In 1992, Blair became the first high school to host sections of the AIDS Memorial Quilt.[citation needed] It has been a popular stop for many politicians because of the school's diversity. On February 5, 1998, President Bill Clinton and UK Prime Minister Tony Blair stopped at Montgomery Blair High School during a state visit.[3] Montgomery Blair has also welcomed other government officials in recent years, including United States Secretary of Homeland Security Tom Ridge and Secretary of Education Rod Paige during a visit in 2003. On June 23, 2005, President George W. Bush visited the school in order to discuss his plan to partially privatize Social Security. Students were not permitted to attend. Bush's presence at the school drew approximately 400 protesters, who, despite the last-minute announcement of the visit, questioned both his proposed policies and the fact that this town hall-style meeting was not open to the general public. Members of the organization "Progressive Maryland" were present at the protest; however, it became immediately evident after the protest had gotten underway that they were unwilling to participate in such a provocative protest,[citation needed] although they had helped to promote it. The AIDS Quilt The AIDS Memorial Quilt is an enormous quilt made as a memorial to and celebration of the lives of people who have died of AIDS-related causes. ... is the 36th day of the year in the Gregorian calendar. ... Year 1998 (MCMXCVIII) was a common year starting on Thursday (link will display full 1998 Gregorian calendar). ... President of the United States - The President of the United States The American President (film) - A Romantic Comedy surrounding a fictional President of the United States and his attempts to win over an attractive lobbyist This is a disambiguation page: a list of articles associated with the same title. ... William Jefferson Bill Clinton (born William Jefferson Blythe III[1] on August 19, 1946) was the 42nd President of the United States, serving from 1993 to 2001. ... The Prime Minister of the United Kingdom of Great Britain and Northern Ireland is, in practice, the political leader of the United Kingdom. ... For other people of the same name, see Tony Blair (disambiguation) Anthony Charles Lynton Blair (born May 6, 1953)[1] is the Prime Minister of the United Kingdom, First Lord of the Treasury, Minister for the Civil Service, Leader of the Labour Party, and Member of Parliament for the constituency... The United States Secretary of Homeland Security is the head of the United States Department of Homeland Security, the body concerned with protecting the American homeland and the safety of American citizens. ... Thomas Joseph Ridge (born August 27, 1945 near Pittsburgh, USA) is an American politician who served as a member of the United States House of Representatives (1983–1995), Governor of Pennsylvania (1995–2001), Assistant to the President for Homeland Security (2001–2003), and the first United States Secretary of Homeland... The United States Secretary of Education is the head of the Department of Education. ... Roderick Raynor Rod Paige (born June 17, 1933), served as the 7th United States Secretary of Education from 2001 to 2005. ... is the 174th day of the year (175th in leap years) in the Gregorian calendar. ... Year 2005 (MMV) was a common year starting on Saturday (link displays full calendar) of the Gregorian calendar. ... President of the United States - The President of the United States The American President (film) - A Romantic Comedy surrounding a fictional President of the United States and his attempts to win over an attractive lobbyist This is a disambiguation page: a list of articles associated with the same title. ... George Walker Bush (born July 6, 1946) is the 43rd and current President of the United States, inaugurated on January 20, 2001. ... Social Security in the United States is a social insurance program funded through dedicated payroll taxes called FICA (Federal Insurance Contributions Act). ...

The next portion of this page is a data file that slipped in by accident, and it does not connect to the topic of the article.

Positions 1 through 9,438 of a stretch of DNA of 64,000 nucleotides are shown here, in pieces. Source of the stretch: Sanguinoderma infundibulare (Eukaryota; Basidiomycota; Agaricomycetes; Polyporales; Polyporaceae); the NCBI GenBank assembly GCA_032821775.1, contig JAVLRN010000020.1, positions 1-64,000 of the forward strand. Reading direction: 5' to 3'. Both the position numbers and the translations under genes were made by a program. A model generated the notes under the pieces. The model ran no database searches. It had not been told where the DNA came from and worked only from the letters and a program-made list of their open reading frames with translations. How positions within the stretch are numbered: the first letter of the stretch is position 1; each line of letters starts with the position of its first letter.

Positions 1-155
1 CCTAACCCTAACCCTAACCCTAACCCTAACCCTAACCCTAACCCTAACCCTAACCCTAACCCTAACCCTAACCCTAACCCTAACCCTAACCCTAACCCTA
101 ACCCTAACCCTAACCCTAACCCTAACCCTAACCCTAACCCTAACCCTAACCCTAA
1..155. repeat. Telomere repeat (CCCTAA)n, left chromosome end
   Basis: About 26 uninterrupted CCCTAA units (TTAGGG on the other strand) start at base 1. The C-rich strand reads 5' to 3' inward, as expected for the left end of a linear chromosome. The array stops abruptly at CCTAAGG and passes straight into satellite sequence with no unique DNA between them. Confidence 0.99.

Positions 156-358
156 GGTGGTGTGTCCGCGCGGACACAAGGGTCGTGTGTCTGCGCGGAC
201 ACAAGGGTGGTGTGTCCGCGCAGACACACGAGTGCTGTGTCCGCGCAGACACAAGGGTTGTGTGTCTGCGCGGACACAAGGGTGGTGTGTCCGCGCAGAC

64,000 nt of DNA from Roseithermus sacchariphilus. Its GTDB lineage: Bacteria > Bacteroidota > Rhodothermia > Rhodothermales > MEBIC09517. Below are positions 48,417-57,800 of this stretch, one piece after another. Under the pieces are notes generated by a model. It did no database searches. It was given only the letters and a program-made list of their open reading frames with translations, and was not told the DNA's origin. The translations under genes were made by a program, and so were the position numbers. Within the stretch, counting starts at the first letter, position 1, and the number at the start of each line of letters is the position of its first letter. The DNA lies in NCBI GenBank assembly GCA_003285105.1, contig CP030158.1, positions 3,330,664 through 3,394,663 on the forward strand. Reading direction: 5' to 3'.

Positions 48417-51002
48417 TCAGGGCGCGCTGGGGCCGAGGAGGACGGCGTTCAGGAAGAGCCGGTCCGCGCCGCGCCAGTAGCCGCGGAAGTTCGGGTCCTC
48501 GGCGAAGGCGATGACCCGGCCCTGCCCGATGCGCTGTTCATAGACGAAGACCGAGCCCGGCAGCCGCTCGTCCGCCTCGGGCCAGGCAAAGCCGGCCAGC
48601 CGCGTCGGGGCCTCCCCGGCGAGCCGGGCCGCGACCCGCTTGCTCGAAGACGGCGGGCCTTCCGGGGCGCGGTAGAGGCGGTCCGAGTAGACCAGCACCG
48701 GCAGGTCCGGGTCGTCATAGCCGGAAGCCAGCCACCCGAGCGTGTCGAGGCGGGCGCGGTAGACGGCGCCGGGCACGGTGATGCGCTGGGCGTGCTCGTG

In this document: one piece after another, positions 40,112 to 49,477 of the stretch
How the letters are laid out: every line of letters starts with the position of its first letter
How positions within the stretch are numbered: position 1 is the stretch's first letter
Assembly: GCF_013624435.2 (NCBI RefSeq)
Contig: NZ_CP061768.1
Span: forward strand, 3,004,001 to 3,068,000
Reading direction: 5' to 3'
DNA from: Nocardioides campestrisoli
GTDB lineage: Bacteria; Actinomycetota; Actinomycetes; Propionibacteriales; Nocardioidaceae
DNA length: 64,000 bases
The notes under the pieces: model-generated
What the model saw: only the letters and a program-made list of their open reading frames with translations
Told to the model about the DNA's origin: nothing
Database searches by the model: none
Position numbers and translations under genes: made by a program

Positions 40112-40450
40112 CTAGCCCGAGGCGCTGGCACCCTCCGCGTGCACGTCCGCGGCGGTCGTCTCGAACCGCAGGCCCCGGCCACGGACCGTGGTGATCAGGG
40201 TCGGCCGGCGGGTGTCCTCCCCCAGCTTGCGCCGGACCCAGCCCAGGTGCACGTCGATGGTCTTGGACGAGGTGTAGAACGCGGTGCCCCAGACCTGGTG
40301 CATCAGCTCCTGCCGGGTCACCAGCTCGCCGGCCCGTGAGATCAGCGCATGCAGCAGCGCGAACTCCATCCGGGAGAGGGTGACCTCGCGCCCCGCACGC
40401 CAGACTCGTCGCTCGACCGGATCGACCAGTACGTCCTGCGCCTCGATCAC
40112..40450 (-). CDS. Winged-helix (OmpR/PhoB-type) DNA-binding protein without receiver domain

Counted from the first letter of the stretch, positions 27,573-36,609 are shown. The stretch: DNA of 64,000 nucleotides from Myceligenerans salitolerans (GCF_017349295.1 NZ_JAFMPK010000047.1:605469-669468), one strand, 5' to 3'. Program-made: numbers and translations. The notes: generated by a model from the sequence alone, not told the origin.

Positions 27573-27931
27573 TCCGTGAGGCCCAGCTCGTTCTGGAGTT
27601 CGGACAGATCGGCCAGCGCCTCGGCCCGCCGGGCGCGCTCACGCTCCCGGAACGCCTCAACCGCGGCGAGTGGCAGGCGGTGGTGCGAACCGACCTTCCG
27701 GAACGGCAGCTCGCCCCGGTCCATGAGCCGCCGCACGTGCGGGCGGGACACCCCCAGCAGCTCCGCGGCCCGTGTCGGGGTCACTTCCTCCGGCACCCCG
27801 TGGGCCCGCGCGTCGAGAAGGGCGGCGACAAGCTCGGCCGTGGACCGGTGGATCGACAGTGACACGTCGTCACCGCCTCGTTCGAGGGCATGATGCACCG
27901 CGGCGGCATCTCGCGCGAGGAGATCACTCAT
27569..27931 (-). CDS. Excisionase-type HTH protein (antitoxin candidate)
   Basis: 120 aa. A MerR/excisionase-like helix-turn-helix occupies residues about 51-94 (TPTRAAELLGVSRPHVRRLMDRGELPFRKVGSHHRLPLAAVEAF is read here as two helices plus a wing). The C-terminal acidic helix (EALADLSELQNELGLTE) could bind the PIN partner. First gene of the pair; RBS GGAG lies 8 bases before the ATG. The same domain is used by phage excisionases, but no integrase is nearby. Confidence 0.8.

Events occurring at the school and students attending the school have been featured several times in The Washington Post. In late 2006, the Post picked up a story about the controversial new ID policy, making the front page of the Metro section. The Washington Post is the largest newspaper in Washington, D.C.. It is also one of the citys oldest papers, having been founded in 1877. ...


Campus